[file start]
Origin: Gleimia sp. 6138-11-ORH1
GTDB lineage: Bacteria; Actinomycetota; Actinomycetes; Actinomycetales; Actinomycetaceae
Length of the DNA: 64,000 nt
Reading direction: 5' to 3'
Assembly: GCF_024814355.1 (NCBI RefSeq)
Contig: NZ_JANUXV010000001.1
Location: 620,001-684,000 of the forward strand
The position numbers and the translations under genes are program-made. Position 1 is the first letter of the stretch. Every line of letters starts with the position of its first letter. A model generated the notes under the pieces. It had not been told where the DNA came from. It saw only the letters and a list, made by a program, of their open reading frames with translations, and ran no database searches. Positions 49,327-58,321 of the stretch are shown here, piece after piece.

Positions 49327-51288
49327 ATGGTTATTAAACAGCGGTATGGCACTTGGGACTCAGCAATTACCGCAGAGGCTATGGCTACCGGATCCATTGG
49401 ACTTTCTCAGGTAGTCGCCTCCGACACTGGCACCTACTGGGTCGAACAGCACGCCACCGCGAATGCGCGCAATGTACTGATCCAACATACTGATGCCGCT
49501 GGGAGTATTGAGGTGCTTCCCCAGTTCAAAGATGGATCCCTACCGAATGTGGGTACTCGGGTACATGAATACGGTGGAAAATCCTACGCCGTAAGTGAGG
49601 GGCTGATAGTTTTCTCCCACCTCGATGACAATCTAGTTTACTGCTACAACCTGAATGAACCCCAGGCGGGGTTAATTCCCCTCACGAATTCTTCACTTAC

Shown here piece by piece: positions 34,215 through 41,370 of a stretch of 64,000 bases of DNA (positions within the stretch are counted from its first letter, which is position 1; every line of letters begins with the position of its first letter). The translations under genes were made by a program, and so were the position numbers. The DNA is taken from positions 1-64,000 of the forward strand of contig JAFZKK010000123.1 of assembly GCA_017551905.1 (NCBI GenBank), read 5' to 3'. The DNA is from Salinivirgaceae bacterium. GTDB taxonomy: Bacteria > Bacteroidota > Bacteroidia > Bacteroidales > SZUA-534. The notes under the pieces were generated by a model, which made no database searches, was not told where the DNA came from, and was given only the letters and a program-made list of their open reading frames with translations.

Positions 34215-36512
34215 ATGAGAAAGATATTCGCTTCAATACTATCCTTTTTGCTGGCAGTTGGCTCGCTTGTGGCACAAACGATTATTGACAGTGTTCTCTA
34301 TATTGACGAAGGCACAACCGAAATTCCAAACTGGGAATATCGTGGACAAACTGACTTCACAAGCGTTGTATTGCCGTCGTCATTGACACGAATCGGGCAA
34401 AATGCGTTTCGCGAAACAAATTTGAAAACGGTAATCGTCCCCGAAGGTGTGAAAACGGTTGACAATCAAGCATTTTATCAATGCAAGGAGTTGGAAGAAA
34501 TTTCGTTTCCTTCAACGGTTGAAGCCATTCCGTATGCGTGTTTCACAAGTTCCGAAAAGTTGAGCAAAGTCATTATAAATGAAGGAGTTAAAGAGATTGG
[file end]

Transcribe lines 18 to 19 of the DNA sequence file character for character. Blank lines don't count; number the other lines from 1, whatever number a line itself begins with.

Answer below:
34401 AATGCGTTTCGCGAAACAAATTTGAAAACGGTAATCGTCCCCGAAGGTGTGAAAACGGTTGACAATCAAGCATTTTATCAATGCAAGGAGTTGGAAGAAA
34501 TTTCGTTTCCTTCAACGGTTGAAGCCATTCCGTATGCGTGTTTCACAAGTTCCGAAAAGTTGAGCAAAGTCATTATAAATGAAGGAGTTAAAGAGATTGG